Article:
3. Wall Street’s expectations for Nvidia’s big day. The AI chip company reports second-quarter earnings after market close on Wednesday. Here’s a rundown of what analysts from across the Street are expecting from Nvidia.
3 things in tech
Reuters; Clerk’s office, Manhattan Supreme Court; Alyssa Powell/Insider
  1. The tiny clue in the beheading of tech CEO Fahim Saleh. New evidence alleges a massive underlying embezzlement four times larger than Saleh ever knew. Prosecutors claim a mini piece of paper — smaller than a dime — ties the crime scene to his former personal assistant.
  2. Tech’s broken promises. Streaming is just about as expensive as cable. Ubers cost around the same as taxis. And the cloud is no longer cheap. As tech companies struggle for profitability, they’re starting to look a lot like the companies they set out to disrupt.
  3. Former Amazon exec is helping New York’s largest health system with generative AI. Northwell Health’s $100 million venture partnership is to make new products for providers. The first goal is to help cut down time on paperwork and processes that keep clinicians away from their patients and families.
3 things in business
Sylvia Jarrus for Insider
  1. Hidden investors took over a leading prison healthcare company. Corizon Health has hundreds of active lawsuits against it, alleging medical negligence. But they’ve all been paused after the company split and filed for bankruptcy — a controversial move that protects Corizon’s assets from these legal claims.
  2. Remote workers are forgetting how to hang out with people. After 2020, the amount of time Americans are spending socializing with each other has plummeted. Organic social opportunities are fading away. Plus, going out is getting more expensive.
  3. Major brands aren’t adopting Elon Musk’s new X logo. General Motors, American Express, Amazon, Comcast, and other major companies are still using the Twitter logo. “How many people really know what ‘Follow us on X’ means?” asked a chief strategy and innovation officer.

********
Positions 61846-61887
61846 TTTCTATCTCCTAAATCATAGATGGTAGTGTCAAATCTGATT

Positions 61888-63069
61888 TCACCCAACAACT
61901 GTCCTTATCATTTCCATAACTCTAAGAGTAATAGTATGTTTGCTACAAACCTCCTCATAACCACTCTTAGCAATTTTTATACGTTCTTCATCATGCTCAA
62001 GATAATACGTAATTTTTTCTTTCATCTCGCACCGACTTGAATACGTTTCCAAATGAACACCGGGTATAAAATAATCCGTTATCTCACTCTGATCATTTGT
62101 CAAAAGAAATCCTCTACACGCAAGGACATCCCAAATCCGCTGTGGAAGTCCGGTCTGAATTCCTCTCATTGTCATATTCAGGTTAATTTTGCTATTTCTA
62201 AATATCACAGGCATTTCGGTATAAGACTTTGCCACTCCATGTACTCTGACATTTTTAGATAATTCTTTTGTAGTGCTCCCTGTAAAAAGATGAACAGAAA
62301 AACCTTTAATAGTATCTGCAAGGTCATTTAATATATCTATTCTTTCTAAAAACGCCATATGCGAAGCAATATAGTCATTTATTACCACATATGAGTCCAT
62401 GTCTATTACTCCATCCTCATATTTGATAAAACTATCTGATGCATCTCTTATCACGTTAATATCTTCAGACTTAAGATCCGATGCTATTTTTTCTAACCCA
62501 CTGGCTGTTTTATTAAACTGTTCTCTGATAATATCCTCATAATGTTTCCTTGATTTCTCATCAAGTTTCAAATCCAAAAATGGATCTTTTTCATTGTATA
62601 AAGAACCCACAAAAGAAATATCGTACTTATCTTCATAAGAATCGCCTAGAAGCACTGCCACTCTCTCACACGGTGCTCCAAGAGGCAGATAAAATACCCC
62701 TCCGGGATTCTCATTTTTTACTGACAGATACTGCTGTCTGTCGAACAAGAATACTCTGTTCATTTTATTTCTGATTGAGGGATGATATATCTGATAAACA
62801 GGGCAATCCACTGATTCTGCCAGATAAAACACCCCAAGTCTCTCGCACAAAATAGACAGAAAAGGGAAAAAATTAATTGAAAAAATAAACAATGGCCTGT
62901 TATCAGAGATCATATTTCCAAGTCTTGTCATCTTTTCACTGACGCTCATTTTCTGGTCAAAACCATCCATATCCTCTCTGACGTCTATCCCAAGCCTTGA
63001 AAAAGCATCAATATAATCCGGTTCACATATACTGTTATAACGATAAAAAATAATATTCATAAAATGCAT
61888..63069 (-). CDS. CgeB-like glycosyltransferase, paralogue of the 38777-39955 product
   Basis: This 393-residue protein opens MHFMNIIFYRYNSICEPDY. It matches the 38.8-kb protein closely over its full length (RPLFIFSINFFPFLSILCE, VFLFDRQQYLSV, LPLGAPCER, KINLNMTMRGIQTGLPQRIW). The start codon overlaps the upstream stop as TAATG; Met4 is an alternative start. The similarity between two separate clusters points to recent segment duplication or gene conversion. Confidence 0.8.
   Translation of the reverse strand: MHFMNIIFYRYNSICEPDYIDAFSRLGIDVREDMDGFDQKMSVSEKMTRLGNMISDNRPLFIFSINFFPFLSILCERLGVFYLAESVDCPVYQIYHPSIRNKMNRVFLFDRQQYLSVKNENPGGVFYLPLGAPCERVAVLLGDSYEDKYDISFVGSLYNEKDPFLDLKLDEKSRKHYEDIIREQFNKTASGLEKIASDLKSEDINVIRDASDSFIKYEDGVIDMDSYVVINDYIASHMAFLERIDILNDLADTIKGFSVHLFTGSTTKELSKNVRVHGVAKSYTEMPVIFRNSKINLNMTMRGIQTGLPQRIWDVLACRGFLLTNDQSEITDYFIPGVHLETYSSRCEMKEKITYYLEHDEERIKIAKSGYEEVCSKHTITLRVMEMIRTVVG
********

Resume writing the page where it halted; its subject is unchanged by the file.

Heavy rain, Amazon, & more

  • Microsoft removed multiple embarrassing and offensive AI-generated travel articles.
  • A survey found that the best time to send an email is on Sunday at 3 p.m. (but it could make your colleagues uncomfortable).
  • Climate change is creating wine hotspots in unexpected — and historically colder — countries like Sweden, Russia, and England.
  • A federal judge ruled that AI-generated art can’t be copyrighted, since “human authorship is a bedrock requirement of copyright.”
  • Dogfluencers wanted: Pet wellness brand Honest Paws will pay dogs $100 per hour to be peanut butter ambassadors.

Earnings, plant milk & birthdays

  • Earnings on deck: Macy’s, Lowes, and other companies.
  • Bottoms up! It’s World Plant Milk Day. The international observance celebrates plant-based milk alternatives. The plant-based milk industry is projected to reach a value of $30 billion by 2030.
  • Dance The Night away — it’s Dua Lipa’s birthday! Jimmy and Jey Uso, Keith Powers, and Ty Burrell were also born on this day.

Mansion demolition
Photos of the $23 million mansion that Derek Jeter and Tom Brady have both lived in. The 21,796-square-foot home is set to be demolished.
The Insider Today team: Dan DeFrancesco, senior editor and anchor, in New York City. Diamond Naga Siu, senior reporter, in San Diego. Hallam Bullock, editor, in London. Lisa Ryan, executive editor, in New York City.